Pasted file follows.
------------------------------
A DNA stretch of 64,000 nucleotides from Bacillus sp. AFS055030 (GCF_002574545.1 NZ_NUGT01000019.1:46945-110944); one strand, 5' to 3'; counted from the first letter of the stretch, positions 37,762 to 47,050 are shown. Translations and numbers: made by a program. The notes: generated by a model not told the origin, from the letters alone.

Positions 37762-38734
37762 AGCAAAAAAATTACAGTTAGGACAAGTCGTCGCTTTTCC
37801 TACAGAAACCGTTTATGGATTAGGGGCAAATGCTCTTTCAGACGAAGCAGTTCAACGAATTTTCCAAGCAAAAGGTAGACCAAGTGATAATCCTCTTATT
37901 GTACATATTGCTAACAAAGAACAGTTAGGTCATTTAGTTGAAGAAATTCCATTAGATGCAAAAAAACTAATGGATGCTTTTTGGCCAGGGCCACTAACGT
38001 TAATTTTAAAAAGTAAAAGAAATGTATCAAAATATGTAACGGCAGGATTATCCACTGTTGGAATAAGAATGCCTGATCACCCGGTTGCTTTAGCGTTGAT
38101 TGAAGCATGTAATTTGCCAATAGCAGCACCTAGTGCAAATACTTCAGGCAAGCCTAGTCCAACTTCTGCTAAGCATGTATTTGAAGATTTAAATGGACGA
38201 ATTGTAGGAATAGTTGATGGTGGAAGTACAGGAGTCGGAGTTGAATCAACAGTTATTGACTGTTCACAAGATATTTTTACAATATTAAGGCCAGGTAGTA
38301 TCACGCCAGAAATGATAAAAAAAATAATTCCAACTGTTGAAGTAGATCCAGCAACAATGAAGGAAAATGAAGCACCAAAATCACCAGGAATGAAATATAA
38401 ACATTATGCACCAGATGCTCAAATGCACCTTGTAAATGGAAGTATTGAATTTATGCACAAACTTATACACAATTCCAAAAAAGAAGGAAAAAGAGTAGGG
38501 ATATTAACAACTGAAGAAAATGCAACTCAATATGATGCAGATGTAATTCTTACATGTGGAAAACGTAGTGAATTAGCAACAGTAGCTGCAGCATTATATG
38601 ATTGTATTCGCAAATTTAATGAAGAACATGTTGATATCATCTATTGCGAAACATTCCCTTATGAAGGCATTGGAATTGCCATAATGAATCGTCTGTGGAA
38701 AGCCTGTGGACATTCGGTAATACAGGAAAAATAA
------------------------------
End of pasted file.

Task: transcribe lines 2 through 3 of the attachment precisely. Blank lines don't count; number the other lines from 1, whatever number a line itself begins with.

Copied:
Positions 37762-38734
37762 AGCAAAAAAATTACAGTTAGGACAAGTCGTCGCTTTTCC